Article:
Newsletter : 5fax0823.txt
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Publisher\Editor Don Canaan
Aug 23, 1995, V3, #154
All the News the Big Guys Missed
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Likud-Labor Face-off Over Monday's Bombing
By Patricia Golan (Jerusalem)
Israel and the PLO say they will continue their peace talks,
temporarily suspended after Monday's suicide bomb attack in
Jerusalem. Both sides say they remain committed to the peace
process. The militant Palestinian Islamic group Hamas took
responsibility for the blast that killed five people and wounded
Angry Israelis took to the streets in the evening after the
bombing, denouncing Prime Minister Yitzhak Rabin. Thousands of
right-wing demonstrators tried to block road junctions throughout
More than 100 Israelis have been killed by Islamic militants
opposed to the Israel/PLO peace accord since it was signed in
September 1993. Each successive attack further erodes Israeli
public support for the peace deal with the PLO, and for Rabin, who
must call an election next year. Both he and PLO Chairman Yasir
Arafat have staked their political lives on making Palestinian
self-rule in the West Bank and Gaza a success.
The victims of the latest suicide bombing were two Israelis, an
American woman tourist and an unidentified man and woman -- either
of whom could have been the bomber. It was the third such attack
this year, and happened just as Israeli and Palestinian negotiators
were about to resume talks about finalizing the next stage of
After the bombing, Israel sealed off the West Bank and Gaza Strip,
preventing Palestinians from entering Israel -- and Rabin ordered
the temporary suspension of negotiations with the PLO. He said the
attack will not change his government's policy.
"This is the policy of the government. It is a painful day, but it
will not deter us to do both, fighting the extreme Islamic
terrorism and continue after the funeral services, the negotiations
with the Palestinians to move on."
Palestinian leaders condemned the bombing and say they also intend
to press on with negotiations.
Israel's opposition Likud party has again called for early
elections in view of what it says is the failure of the
government's peace policies. Likud Chairman Binyamin Netanyahu
blames Arafat for stoking the fires of fanaticism.
Netanyahu says the government cannot continue negotiating with the
PLO as if nothing had happened.
"There has to be a complete change in policy. There has to be not
just a one day, two day, pro-forma suspension of these talks, but
a full cessation, and a rethinking of who we are, where we are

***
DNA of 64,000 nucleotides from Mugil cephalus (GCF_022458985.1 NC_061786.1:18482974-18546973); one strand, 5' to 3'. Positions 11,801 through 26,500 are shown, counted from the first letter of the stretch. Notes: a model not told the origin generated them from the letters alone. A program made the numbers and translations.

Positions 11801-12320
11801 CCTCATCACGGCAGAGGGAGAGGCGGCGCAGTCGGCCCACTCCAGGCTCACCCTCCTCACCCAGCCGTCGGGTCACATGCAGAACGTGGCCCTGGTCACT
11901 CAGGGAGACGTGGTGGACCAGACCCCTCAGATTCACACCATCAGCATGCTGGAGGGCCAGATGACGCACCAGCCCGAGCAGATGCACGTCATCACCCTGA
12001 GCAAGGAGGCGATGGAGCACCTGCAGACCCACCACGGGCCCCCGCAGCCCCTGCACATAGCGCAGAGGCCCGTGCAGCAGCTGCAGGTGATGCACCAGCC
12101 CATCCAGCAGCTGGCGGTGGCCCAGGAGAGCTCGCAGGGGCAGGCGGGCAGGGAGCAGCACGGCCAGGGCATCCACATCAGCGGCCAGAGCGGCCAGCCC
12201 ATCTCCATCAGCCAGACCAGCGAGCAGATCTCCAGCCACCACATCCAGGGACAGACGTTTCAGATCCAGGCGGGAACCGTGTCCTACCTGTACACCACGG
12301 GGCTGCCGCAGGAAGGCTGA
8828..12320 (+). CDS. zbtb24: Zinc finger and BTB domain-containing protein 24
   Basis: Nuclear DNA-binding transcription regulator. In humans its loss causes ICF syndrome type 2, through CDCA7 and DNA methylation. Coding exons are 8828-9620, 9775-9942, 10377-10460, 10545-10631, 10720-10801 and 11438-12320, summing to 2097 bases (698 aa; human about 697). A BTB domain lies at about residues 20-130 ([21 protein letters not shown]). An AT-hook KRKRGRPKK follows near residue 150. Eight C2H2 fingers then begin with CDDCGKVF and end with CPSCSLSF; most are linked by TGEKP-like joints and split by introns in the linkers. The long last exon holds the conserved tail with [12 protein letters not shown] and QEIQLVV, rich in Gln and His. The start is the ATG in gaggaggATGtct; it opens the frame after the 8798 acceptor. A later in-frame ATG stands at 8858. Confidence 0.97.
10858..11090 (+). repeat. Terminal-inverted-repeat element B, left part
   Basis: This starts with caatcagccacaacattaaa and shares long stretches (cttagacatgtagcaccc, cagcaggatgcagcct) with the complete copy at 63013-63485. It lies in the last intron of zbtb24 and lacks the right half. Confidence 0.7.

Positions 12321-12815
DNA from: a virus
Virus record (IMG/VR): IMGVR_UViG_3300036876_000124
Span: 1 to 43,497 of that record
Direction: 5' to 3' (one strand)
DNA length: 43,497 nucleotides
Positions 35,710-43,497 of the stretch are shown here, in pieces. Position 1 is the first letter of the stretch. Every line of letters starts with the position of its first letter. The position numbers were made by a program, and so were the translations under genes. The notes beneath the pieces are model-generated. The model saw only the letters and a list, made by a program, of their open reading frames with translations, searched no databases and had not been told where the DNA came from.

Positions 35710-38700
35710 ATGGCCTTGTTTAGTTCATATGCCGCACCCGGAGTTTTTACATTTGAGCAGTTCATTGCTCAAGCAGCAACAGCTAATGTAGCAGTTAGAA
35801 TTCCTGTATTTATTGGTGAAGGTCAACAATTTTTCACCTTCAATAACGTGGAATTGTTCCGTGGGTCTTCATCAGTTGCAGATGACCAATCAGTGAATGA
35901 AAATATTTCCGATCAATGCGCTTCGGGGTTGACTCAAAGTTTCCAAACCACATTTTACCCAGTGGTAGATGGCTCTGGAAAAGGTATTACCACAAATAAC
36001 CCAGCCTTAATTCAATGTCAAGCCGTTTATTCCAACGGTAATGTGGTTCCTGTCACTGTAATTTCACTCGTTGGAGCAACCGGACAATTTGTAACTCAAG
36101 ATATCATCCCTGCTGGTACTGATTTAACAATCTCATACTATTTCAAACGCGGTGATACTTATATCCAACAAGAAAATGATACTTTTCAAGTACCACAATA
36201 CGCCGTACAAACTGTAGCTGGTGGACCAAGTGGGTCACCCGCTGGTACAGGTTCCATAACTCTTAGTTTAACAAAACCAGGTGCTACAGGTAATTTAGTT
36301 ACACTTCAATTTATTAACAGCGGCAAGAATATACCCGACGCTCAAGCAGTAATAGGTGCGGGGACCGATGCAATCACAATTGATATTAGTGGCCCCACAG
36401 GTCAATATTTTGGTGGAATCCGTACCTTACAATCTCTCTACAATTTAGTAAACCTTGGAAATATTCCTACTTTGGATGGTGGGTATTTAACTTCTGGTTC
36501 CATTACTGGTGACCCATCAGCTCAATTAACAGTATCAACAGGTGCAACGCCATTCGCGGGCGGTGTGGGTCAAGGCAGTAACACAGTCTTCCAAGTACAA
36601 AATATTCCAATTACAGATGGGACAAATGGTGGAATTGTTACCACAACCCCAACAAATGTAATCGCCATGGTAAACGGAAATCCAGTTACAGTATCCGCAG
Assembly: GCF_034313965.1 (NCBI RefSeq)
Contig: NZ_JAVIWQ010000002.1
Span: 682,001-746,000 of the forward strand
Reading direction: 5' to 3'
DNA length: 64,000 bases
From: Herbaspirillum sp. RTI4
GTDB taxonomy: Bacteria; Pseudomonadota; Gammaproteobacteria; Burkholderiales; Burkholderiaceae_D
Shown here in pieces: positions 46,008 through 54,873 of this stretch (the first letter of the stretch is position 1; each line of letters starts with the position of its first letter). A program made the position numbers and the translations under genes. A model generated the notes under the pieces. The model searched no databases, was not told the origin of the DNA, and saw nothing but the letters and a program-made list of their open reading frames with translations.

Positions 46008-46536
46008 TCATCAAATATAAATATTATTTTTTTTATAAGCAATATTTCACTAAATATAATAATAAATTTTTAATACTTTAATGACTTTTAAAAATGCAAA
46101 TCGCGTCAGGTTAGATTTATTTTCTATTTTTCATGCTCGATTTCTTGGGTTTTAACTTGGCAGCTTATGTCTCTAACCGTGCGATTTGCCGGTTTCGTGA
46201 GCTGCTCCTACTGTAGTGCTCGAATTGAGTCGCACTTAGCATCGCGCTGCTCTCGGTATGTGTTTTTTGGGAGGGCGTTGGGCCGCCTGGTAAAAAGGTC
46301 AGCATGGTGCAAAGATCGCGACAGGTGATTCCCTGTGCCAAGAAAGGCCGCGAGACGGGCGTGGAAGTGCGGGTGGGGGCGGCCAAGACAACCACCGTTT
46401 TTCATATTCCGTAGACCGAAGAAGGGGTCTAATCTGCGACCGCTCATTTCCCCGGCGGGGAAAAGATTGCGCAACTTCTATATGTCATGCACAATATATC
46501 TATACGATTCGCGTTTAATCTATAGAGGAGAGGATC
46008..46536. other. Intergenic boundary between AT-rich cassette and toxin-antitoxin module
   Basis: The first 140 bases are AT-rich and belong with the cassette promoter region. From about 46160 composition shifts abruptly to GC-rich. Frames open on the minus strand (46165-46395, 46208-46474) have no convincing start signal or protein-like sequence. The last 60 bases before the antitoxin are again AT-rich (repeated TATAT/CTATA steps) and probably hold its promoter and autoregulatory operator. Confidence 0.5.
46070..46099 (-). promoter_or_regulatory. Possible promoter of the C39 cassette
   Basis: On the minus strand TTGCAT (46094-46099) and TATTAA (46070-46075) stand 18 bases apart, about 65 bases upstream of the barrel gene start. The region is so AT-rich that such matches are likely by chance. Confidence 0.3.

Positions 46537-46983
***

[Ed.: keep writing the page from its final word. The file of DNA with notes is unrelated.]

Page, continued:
going, with whom we are going. The alternative of the government
will lead to a PLO/Hamas state with a PLO army that is supposed to
protect Israel against Palestinian terrorists."
Netanyahu says the Likud party's alternative is Palestinian
autonomy, in which Israel has complete control of security.
The Muslim militant group Hamas, which claimed responsibility for
the bombings said it would carry out more attacks until the Israeli
elections in November 1996. Israel's parliament, now in its summer
break, is likely to meet next week in special session to discuss
the domestic security situation.
Funerals Held for Two Victims of Monday's Attack
Police officer Noam Eizenman, one of five killed in Monday's
suicide bombing of Bus 26 in Jerusalem, was buried Tuesday at the
Mount Herzl cemetery in Jerusalem. Police Minister Moshe Shahal,
National Police Chief Asaf Cheifetz and Jerusalem Mayor Ehud Olmert
attended the funeral.
Another victim, Rivka Cohen, was laid to rest Monday. Jerusalem
school teacher Joan Davenny, 47, of Woodbridge, Conn., will be
buried in Israel after her family arrives from the United States.
Twenty-nine of those injured in the explosion remain hospitalized.
One person is listed in critical condition and four others are
listed in serious condition. Two bodies from the wreckage remain
unidentified as the police have received no missing person
Hundreds of people outraged at Monday's suicide bombing of Bus
26 demonstrated Monday in Jerusalem and at several road junctions
throughout Israel. Angry demonstrators blocked the Sandhendria
junction in Jerusalem and threw rocks at police, who had not
expected the large crowd.
One police officer was injured by thrown stones, and several
journalists and photographers were verbally and physically
confronted. "Even on this difficult day, people may not disturb the
daily routine in the city," said a senior police officer at the
At the site of the attack, local residents attempted to cross
through police barricades into the street while others threw
articles from their windows onto the police.
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